Ridesharing Under Heavy Regulation in San Antonio

imgres-7Ridesharing is in the hotseat in San Antonio.

Last Thursday, the San Antonio City Council passed changes to its code to allow services like Lyft and Uber to operate legally in the city.

But Uber and Lyft call the city’s regulations too costly and cumbersome. Uber reported it might leave the city altogether if the regulations passed. Uber even posted an online petition which has garnered 10,877 signatures, to oppose the regulations.

“The proposed ordinance creates extensive, unnecessary requirements for part-time drivers, creates barriers to entry for drivers and significantly deviates from the standards set by every other Texas municipality that has enacted TNC regulations,” according to a letter Uber wrote to the city council.

The new regulations require “transportation network companies,” also known to most people as ride-sharing companies, to train and vet their drivers and require vehicle inspections and insurance.

Uber already complies with the insurance requirements; mandating drivers carry $1 million in automobile liability coverage. It’s the other requirements that would require Uber drivers to pay up to $300 a year to comply with the regulations, according to Uber’s letter. Those regulations would require drivers to get a full physical and eye exam before driving, take a pre-scheduled drug test, complete a defensive driving course, and “have the vehicle subject to expensive, random checks even though they would also be required to have a third-party inspection by an ASE certified mechanic.”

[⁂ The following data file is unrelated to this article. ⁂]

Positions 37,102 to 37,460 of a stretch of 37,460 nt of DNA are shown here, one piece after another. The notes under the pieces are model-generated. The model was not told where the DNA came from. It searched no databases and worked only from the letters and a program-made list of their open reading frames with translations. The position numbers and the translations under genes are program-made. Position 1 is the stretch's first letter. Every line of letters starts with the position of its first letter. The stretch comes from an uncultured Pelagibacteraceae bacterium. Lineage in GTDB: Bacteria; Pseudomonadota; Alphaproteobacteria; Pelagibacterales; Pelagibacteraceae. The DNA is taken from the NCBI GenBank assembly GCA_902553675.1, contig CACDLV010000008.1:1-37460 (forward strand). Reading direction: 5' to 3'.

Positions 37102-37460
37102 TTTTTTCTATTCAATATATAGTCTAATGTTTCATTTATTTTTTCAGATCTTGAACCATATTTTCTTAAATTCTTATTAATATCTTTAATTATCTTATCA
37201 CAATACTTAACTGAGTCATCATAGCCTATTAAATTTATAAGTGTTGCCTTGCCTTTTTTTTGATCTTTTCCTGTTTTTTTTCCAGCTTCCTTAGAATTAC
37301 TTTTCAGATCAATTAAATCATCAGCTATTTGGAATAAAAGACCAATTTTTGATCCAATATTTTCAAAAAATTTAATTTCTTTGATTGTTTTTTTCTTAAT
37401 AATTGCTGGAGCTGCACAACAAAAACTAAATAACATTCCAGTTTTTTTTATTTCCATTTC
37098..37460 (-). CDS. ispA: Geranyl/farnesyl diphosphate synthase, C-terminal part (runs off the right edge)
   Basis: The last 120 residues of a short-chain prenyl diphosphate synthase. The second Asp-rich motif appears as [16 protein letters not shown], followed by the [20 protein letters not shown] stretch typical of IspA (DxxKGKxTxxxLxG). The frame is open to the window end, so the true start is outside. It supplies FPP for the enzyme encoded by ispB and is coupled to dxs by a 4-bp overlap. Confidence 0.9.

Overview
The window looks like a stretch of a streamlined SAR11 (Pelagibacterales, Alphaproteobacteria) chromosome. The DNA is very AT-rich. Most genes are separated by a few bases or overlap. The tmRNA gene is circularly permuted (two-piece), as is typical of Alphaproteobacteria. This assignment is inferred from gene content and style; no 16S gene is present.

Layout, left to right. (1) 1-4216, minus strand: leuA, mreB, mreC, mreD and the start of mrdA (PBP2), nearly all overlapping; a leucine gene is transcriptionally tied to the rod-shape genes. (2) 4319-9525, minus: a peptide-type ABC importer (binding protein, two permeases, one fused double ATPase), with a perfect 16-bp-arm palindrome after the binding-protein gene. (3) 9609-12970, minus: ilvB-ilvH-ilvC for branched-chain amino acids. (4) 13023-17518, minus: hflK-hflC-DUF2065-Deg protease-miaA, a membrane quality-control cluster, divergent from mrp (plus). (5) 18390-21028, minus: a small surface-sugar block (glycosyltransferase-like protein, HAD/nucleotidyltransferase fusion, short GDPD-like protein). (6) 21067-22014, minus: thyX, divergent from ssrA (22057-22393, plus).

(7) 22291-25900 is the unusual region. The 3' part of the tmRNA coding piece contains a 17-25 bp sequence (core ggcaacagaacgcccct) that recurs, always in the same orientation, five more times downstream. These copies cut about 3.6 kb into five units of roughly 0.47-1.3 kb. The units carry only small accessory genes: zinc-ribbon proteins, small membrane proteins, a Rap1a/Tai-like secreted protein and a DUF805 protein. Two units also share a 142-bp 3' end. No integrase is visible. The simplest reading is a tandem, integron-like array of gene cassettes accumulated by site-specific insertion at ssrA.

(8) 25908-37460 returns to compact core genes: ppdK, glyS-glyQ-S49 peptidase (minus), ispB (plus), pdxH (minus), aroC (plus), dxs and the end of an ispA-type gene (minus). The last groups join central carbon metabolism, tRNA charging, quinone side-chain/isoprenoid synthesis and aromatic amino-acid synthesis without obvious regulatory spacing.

The city leaders think the regulations will make ridesharing safer, according to its statement. But Uber reports that cases of DWI go down in cities in which it operates.

“I am pleased to welcome Lyft, Uber, and other TNCs to San Antonio. We look forward to the convenience and economic benefits this will bring to San Antonio and its residents,” Mayor Ivy R. Taylor said in a statement.

A spokeswoman for Lyft told Reuters that the San Antonio regulations were some of the most burdensome they had encountered. Lyft, founded in 2012, currently operates in 65 cities.

The San Antonio Express News’ Brian Chasnoff wrote a column about taxicab contributions to city council members suggesting money from the incumbent industry influenced the vote.

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